- Universal Declaration of Human Rights 1948
- International Covenant on Civil and Political Rights 1966 (ICCPR ratified in 1980)
- International Covenant on Economic, Social and Cultural Rights 1966 (ICESCR ratified in 1972)
- Convention relating to the Status of Refugees 1951 (Migration Act 1958, M70 v. Immigration Minister 2011 concerning s 198A)
- Australia is a signatory to 7 international covenants/treaties
- Agreement between states and are used synonymously with ‘treaty’ or ‘convention’, usually mediated by an international organisation
- These covenants usually bind states to ratify them in their legislatures in international law, but are not really binding in each individual state until ratified.
- International protocols are definitely non-binding, and usually supplements or amends a covenant.
Australia’s engagement with international covenants
- Has always shown support for human rights frameworks
- Granted some UN bodies to hear complaints against Australia concerning rights abuses (Toonen v. Australia 1994)
- Agreed to be bound on the international stage, but slow to implement obligations into law
- Without ratification, human rights treaties cannot effectively protect individuals
- Australia still has not implemented many of the majority of international protections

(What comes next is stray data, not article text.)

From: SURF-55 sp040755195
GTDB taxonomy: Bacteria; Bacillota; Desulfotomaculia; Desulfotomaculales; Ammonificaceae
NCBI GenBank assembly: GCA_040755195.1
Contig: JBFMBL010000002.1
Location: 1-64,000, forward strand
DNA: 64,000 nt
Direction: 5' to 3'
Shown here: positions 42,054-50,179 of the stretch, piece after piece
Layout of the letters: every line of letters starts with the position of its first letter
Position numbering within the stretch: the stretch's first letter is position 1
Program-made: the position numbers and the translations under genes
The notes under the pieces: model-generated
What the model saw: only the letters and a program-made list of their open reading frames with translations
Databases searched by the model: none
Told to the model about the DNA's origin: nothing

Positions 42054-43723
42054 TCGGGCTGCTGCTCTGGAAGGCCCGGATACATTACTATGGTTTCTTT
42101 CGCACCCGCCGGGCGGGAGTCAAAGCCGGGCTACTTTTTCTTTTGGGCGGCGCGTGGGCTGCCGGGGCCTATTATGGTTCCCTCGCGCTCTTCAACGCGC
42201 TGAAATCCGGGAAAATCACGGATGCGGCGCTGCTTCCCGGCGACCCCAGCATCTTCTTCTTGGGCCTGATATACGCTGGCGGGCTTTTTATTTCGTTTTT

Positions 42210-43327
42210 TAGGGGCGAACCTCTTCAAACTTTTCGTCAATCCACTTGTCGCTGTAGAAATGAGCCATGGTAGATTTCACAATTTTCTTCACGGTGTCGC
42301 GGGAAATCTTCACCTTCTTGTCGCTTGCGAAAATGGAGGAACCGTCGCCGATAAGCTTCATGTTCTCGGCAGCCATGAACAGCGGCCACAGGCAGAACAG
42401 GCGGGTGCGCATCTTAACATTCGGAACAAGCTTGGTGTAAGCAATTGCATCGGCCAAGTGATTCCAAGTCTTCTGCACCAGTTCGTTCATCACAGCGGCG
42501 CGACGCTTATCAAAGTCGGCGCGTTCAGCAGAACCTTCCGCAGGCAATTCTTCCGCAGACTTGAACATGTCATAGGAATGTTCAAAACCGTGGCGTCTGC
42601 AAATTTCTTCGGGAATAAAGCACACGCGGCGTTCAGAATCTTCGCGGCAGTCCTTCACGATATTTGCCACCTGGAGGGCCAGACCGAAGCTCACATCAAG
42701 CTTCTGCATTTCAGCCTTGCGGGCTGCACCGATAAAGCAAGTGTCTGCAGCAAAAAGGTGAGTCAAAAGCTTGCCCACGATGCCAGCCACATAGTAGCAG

- However, some have (e.g. Racial Discrimination Act 1975)
- Parliament relies on s 51 xxix to ratify the treaties (Koowarta v Bjelke Peterson 1982, Tas v. C’th 1983)
- Toonen v Australia 1994
- Example of how international agreements can provide a process by which individuals can have the rights upheld.
- Toonen complained to the UN Human Rights Committee that TAS criminal laws regarding sodomy were interfering with his rights
- Commission found in favour of Toonen pursuant to the ICCPR
- Federal gov’t passed an Act to override the TAS one using s 51 xxix
- Can result in domestic law being updated to conform with international treaties
- Failure to uphold international treaties raises public awareness
- Can provide a process by which individuals can raise concerns that their rights are not being protected
- There is no enforcement of treaties by Australia, and therefore no consequences if these treaties are not upheld.
- Australia is not obliged to ratify international covenants simply because of its existence.
- Governments may introduce legislation that is contrary to international treaties
- Existence of international law may undermine democratic principles